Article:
|From:||Sally Caves <scaves@...>|
|Date:||Tuesday, January 8, 2002, 0:33|
Okay, so now that I'm back for a while on
CONLANG (sorry for my long absence),
I have a question that I'm sure has already
been thrashed on several threads so forgive
me (too lazy and beleagered by duties to
check through the archives): but what news
was anyone able to get about the work that
went into recreating the Elvish for _Lord of
the Rings_? As far as I could tell, there has
been no attributions given to the linguists, in
either the credits or in the Official Film Guide,
or the Making, or anything.
Could any Quenya expert make out the
chanting? The words spoken--briefly--by
Arwen and Aragorn? Does anyone have
the score on CD?
Who has seen it multiple times? <G>
Ash nazg durbatulu^k,
Ash nazg gimbatul,
Ash nazg thrakatuluk
agh burzum-ishi krimpatul.
Hmm. Some reflections on the speech of
Mordor. I'm rereading the Fellowship, of
course, in my plentiful spare time <g> and
giving this little ditty more attention than I
ever did before.
One ring to rule them ALL
One ring to find them
One ring to bring them ALL
and in the darkness bind them
Seems there are some things you can tell
about the Black Speech pretty readily.
Nazg obviously means "ring," and _ash_
"one"; that's easy enough. So numbers precede.
The rest looks pretty agglutinative: Durbat,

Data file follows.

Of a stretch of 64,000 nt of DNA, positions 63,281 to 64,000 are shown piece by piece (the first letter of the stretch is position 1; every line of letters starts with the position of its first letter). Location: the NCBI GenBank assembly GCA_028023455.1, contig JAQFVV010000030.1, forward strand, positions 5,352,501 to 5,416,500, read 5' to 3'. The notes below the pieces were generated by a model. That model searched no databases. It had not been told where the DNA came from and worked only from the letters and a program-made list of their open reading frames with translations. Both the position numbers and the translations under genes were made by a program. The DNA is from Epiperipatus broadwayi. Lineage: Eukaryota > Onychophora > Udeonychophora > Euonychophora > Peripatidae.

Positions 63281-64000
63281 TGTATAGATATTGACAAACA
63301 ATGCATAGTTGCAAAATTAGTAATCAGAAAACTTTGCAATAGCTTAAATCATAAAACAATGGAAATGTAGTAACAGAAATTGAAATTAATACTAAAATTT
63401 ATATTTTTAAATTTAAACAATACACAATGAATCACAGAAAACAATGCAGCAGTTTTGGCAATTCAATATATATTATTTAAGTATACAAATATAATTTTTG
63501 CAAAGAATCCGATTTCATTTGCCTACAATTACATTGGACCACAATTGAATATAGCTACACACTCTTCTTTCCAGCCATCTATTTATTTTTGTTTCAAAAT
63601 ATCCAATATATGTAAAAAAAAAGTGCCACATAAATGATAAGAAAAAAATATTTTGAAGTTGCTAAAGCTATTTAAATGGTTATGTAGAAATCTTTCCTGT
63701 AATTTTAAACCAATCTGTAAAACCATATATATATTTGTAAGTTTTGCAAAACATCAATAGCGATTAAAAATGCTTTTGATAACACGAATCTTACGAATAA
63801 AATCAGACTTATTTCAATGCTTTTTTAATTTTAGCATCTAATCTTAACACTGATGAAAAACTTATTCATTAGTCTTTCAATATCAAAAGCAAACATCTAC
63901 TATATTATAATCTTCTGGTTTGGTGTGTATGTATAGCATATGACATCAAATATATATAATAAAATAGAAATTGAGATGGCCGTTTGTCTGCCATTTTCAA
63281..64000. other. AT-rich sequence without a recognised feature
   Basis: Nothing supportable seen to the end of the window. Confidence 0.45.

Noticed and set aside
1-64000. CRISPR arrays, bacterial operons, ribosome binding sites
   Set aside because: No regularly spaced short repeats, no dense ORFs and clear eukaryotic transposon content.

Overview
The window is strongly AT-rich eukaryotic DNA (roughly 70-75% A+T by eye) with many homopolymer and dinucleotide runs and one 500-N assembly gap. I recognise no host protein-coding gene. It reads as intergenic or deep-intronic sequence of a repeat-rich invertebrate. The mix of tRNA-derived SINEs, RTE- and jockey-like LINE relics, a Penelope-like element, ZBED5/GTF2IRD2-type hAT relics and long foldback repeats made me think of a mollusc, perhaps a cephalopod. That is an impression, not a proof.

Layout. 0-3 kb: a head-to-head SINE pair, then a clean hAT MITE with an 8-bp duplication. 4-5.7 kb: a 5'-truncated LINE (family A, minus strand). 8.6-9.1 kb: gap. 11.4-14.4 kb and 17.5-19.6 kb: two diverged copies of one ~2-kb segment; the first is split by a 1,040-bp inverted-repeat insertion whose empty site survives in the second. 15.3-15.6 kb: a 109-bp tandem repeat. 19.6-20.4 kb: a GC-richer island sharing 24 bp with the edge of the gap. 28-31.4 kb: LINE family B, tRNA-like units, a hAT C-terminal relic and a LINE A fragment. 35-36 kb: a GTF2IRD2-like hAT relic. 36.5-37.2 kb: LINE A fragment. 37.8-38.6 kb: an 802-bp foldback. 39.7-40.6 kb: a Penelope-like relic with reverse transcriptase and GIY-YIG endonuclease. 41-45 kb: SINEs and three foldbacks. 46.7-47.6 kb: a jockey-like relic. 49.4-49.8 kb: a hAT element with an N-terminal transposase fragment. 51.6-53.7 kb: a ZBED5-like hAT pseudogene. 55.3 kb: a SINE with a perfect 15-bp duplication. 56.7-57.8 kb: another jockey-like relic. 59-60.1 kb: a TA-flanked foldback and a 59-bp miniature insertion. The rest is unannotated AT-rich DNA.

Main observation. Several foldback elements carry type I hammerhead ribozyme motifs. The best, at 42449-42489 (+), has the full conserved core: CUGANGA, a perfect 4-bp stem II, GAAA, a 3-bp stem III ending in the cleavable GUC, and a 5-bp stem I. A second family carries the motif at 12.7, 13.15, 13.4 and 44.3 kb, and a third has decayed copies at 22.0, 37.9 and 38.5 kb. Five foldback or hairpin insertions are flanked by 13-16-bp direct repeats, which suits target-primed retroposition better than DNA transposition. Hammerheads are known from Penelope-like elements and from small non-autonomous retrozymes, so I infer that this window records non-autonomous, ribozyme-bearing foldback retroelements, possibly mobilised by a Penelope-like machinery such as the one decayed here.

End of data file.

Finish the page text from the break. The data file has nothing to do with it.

gimbat, and thrakat are some kind of verb/noun
or infinitive with -ul functioning as an accusative
plural pronoun, u^k being added to express
"in their entirety." Curious the word for "and"
_agh_; it's pretty Celtic. _Burzum-ishi_. Burzum
must mean "darkness" with postposition _ishi_;
So, head-initial language? SVO? I can't tell from
such slim evidence whether there's definiteness
expressed in ishi. But the "-ul" intrigues. This,
of course, is the suffix (or the second element of
a compound) in Nazgul, "ringwraith." What's the
plural? Or is this word already the plural? Is this
the only sustained use of the Black Speech that
Tolkien offers? What does he say about it?
All languages spring from the original language
of the elves, so this must be a mutilated form.
Easy deduction: where Elvish is all liquids and
voiced stops, the Black Speech is all voiceless
stops and gutterals. Where Elvish offers open
syllables, the Black Speech is full of consonant
clusters. Tolkien's sense of beautiful and ugly
speaking--deformed elves, deformed language.
I'll admit, though, that I'm fascinated by the speech
of Mordor and wonder what work has been done
on it, if there is more of it, that is.
Back to the Blair Witch Project.